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Arizona Adopts New Uniform Trust Code Effective Next Year

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[NOTE: After this article was published and circulated, the Arizona legislature delayed the effective date of the Uniform Trust Code in Arizona for two years and then repealed the UTC altogether, and then re-adopted it in a significantly modified form. Readers need to check the current status of the UTC in Arizona rather than relying on this synopsis, prepared before the legislative revisions of the Code.]

After several years of work by some of the leading trust law experts across the country, last year the National Conference of Commissioners on Uniform State Laws published a proposed new law for consideration by all the states. The Uniform Trust Code (the UTC) was promptly introduced in ten states and the District of Columbia. Arizona became the fifth state to adopt the UTC earlier this year.

Many of the UTC’s provisions simply restate existing trust rules, but a few new ideas have now become law in Arizona. Among the changes facing Arizonans who either create or administer trusts:

Notice Requirements


Trust law has long required that beneficiaries be given notice of the existence of the trust and periodic accountings. What’s new about the UTC is the specificity of that requirement. Before March 1, 2004, every Arizona trustee is required to give notice of the existence of the trust to any “qualified beneficiary.” Accountings must be given to the same “qualified beneficiaries” every year. This requirement can not be written out of the trust document, so notice and accountings will be mandatory in every case.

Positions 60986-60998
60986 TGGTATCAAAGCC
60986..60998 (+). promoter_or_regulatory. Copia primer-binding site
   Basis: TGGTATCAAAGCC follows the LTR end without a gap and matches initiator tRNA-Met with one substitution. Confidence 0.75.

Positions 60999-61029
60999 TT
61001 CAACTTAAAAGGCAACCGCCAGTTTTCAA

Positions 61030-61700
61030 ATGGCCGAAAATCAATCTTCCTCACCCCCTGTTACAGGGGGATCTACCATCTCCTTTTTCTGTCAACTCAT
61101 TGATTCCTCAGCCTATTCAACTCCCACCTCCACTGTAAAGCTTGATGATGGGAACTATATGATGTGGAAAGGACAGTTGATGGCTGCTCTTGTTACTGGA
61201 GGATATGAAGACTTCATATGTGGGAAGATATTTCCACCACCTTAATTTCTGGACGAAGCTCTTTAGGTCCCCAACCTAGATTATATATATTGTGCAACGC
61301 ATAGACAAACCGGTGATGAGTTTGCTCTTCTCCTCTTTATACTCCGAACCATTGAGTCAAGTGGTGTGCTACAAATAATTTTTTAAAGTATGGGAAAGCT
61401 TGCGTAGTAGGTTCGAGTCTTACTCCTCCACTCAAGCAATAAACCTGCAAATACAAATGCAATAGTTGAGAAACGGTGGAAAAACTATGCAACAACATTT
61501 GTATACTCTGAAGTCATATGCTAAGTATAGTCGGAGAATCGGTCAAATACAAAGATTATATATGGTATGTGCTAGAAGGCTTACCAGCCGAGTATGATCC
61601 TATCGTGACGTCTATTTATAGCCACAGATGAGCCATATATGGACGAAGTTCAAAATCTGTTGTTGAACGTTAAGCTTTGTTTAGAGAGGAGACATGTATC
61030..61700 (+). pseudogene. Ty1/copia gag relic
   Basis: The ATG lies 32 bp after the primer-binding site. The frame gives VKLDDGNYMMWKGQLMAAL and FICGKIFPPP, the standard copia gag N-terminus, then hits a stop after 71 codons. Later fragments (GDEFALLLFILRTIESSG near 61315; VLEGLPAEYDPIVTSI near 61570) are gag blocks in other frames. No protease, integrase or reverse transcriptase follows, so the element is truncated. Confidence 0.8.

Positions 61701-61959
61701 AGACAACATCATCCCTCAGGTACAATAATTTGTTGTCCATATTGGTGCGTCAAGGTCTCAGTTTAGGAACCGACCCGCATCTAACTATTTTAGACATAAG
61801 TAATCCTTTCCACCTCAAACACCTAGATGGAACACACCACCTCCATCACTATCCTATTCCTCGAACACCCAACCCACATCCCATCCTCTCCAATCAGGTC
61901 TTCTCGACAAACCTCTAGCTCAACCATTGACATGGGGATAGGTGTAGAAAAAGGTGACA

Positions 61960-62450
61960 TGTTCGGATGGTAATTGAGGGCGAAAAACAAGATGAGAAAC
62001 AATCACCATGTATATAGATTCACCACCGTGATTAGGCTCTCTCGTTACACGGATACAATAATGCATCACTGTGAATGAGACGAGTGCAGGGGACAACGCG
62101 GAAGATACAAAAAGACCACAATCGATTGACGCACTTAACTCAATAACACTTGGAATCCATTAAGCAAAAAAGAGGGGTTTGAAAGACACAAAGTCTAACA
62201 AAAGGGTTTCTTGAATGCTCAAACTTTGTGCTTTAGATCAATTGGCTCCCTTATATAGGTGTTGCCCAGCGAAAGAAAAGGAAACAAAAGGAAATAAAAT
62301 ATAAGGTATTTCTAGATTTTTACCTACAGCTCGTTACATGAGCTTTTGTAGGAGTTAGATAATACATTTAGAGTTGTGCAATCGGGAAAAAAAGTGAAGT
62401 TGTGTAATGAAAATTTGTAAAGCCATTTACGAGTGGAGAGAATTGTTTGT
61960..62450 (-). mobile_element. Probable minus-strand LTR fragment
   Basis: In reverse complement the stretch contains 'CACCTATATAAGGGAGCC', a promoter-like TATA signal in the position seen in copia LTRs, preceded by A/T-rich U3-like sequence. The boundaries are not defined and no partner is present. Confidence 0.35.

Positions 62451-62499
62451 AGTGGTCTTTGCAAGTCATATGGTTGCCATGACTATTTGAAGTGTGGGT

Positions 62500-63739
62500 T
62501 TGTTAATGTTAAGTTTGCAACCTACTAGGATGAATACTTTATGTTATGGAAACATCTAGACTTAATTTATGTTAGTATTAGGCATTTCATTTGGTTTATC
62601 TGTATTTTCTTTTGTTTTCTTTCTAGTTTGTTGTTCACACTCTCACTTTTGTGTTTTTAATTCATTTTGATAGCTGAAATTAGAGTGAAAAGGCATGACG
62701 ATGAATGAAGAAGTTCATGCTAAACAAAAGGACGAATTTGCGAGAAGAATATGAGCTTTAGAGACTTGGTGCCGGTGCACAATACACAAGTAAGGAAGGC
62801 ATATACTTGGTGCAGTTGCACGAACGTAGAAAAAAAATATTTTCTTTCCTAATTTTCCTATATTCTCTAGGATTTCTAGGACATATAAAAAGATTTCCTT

Notices and accountings will usually have to go to anyone presently permitted to receive trust benefits, plus anyone who might receive benefits on the death of someone in the first category of beneficiaries. Among those clearly affected by the change will be surviving spouses who receive income from so-called “bypass” trusts and their successors.

Powers of Attorney


The UTC also clarifies the authority of an agent under a durable power of attorney to revoke or amend a trust. The agent will have such power only if the written power of attorney contains specific provisions and the trust itself does not prohibit an agent from acting.

Spendthrift Provisions


A trust which prevents either a trustee or a beneficiary from conveying the beneficiary’s right to future trust distributions may be described as a “spendthrift” trust. The UTC clarifies that creditors of the beneficiary of a spendthrift trust can not reach trust assets. At the same time, the UTC codifies a number of exceptions to that rule, including claims against the trust’s settlor, claims for child support and alimony, and claims by some governmental entities.



Arizona lawmakers took out the UTC provision on the level of capacity required to establish a trust. In future years it will probably be set at “testamentary” rather than the higher “contractual” capacity level.

Effective Date

The new Uniform Trust Code becomes effective in Arizona on January 1, 2004. It will profoundly affect the administration of trusts in the state, and it will also provide several challenges for those who are considering creating a trust in the future.

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Robert B. Fleming